Manchester Evening News on November 8th, 2007 at 10:53 am:
Ethiopian cuisine in Manchester
By Manchester Evening News
THINK you’ve eaten your way around the world in Manchester city centre? True we have an amazing choice of restaurants, including Indian, Chinese, French, Italian, Spanish, Japanese, even Armenian. But did you know there’s a new and exciting eatery in the city centre serving up delicious cuisine from Ethiopia?
It’s not the first country you’d think of when it comes to dining out but give Habesha a try and you might just be pleasantly surprised.
The first of its kind in Manchester, Habesha’s chef and owner learned to cook using traditional Ethiopian methods through parents and grandparents and now this amazing style of cooking is on offer right here on Sackville Street.
There’s a great selection of meat and vegetarian dishes, including the delicious speciality Doro Wot - delicious tender chicken marinated in lemon, sautéed in seasoned butter and stewed in red pepper, flavoured with onions, ginger and cardamom.
Next time you’re booking a meal, if you’re bored of the same old restaurants, why not give Habesha a whirl?
The venue is able to cater for weddings, birthday parties and other special occasions.
Review by Liam Hetherington on igougo.com.
At Habesha they really know what's what. And what's wot...
This Ethiopian restaurant is a real find. Located on the corner of Sackville Street and Richmond Street in the Village (actually only one street over from Canal Street) you might miss Habesha as first glance. It is located on the first floor over Istanbul Grill (hmm, there's Turkey for me right there...). You actually have to enter Istanbul Grill by a separate door, from where a caged-off spiral staircase leads up to what could quite well be another world. Where the downstairs takeaway is white-tiled and brightly lit, Habesha is dark and atmospheric with artworks on its moody dark-red walls. Where the Grill is loud with passing trade, Habesha beats to the strains of modern African music - think the melodies Paul Simon caught on Graceland but with a reggae beat. And where Istanbul Grill's trade comes from the Village party animals, Habesha seems to have a clientele of regular customers for whom this restaurant is a valued part of their social scene, whether it is for a meal or just a chat over coffee. Entering at 6 o'clock the place was well over half-full. Oddly, as Paul and I ate our meal the place emptied out - the reverse of pretty much every restaurant we've tried so far this year which have tended to fill up as the evening wore on.
The menu is not the most extensive in the world, with only ten Ethiopean dishes, and a couple of pizzas listed. We were brought cold bottles of beer as we perused. Ethiopian beer naturally. Going by the name of St George, this beer came in a bottle with a delightful yellow label written in Amharic depicting the saint despatching the dragon. The brew inside was was lovely honey colour - and rather honey-flavoured as well. It was certainly on the sweet side and really rather lovely. It was quite shocking to discover that this beer, imported all the way from the horn of Africa, sold in a restaurant, was only £2.00. Based on my experience of prices in other restaurants this year I would have expected the cost to be double that.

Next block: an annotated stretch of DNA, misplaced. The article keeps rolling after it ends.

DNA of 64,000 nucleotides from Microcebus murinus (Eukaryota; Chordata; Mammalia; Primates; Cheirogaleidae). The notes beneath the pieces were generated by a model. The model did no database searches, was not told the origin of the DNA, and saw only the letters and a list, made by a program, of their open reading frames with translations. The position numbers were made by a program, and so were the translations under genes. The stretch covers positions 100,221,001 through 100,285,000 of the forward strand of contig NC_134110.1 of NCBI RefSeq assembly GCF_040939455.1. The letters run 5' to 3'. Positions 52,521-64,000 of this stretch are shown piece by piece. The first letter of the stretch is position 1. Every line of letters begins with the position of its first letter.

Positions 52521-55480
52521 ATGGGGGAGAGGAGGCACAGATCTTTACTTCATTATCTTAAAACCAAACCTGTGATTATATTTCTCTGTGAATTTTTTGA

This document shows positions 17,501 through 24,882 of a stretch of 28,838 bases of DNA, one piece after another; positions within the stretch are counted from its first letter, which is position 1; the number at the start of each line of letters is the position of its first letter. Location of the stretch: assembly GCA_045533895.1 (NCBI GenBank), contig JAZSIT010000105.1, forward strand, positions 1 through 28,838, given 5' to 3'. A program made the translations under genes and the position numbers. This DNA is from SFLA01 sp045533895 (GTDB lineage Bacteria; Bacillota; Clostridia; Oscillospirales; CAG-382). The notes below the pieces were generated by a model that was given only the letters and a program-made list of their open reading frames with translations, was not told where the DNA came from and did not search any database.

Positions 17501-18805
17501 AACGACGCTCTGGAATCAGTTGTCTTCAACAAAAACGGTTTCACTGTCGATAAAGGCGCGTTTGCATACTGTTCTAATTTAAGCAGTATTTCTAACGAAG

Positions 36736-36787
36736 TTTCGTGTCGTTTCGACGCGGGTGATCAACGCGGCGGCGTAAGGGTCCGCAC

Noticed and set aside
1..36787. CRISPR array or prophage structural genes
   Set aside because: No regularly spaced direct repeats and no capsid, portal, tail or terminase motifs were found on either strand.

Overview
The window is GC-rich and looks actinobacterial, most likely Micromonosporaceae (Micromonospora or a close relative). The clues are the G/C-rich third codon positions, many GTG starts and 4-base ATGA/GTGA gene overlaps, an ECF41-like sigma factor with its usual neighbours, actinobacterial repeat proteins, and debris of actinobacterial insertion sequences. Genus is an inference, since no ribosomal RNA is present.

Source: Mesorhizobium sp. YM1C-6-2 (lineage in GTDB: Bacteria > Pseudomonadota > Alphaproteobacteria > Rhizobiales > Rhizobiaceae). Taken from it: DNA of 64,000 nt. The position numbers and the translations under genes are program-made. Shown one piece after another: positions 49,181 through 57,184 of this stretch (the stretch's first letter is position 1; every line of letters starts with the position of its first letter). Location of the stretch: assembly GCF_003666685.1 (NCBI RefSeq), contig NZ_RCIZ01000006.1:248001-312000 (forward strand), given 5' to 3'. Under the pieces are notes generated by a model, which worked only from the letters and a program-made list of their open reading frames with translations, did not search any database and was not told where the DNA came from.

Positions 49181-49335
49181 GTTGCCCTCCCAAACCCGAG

Most of the food on offer sounded appetising. I quickly ruled out gored gored as it mentioned in the menu that this was raw cubes of beef. At least the neighbouring kitfo offered the choice of minced beef either raw, rare, or medium. I was tempted by tibs. In particular, the wonderfully named Derek Tibs - I think he used to teach me at school! But this was described as dry-cooked lamb, and I felt the urge for something saucy.
In the end I went for doro wot. Doro simply means 'chicken'. Wot is the characteristic main dish of Ethiopia, a thick spicy stew. In the form it came here it proved to be a rich dark sauce tasting of onion and capsicum. This covered a chicken thigh and - strangely - a hard boiled egg. It was deceptively hot - my first comment to Paul was "Well, it looks like curry, but it's quite mild actually..." It was then that the first burst of spice hit the back of my mouth... The only cutlery provided was a spoon. This is used to transfer the food across onto a piece of injera. You then use the injera to roll or scoop the wot into an edible form. Injera is an Ethiopian flatbread - though bread is hardly the word. It was a half-metre diameter pancake-like affair, resembling an unrisen crumpet, or the foam from within a sofa. This had a spongey texture and a slightly sour almost lemony taste.
More injera featured in Paul's dish, but in a different form. He had chosen yebeg alicha fitfit. This was a pile of shredded injera, mixed with pieces of lamb, sliced green chili peppers and browned onions. This had a much more delicate taste than the wot (unless you were taken by surprise by a hidden bit of chili), with the lamb having been cooked in a mix of spices.
To be honest, there wasn't that much meat in the meals, but what you missed in terms of protein you more than made up for in carbs, as injera was used to bulk out the dishes. In fact we were actually served three extra injera, rolled up in a basket like hot towels, which we didn't even touch as what we had proved to be filling enough. I would also say that, despite not tasting particularly oily, I suspect that my wot, made using 'special Ethiopian butter' could have been quite high in fat. But even bearing that in mind, the meals were very good value - £5.90 for my wot, and £5.50 for the fitfit. This meant that we had enjoyed a meal for two with beer for £15.90 in total (excluding tip), which has to be one of the better bargains I have encountered on my food quest so far.
With its quirky menu, high quality, filling food and surprisingly low prices, Habesha is definitely on my list of places to revisit.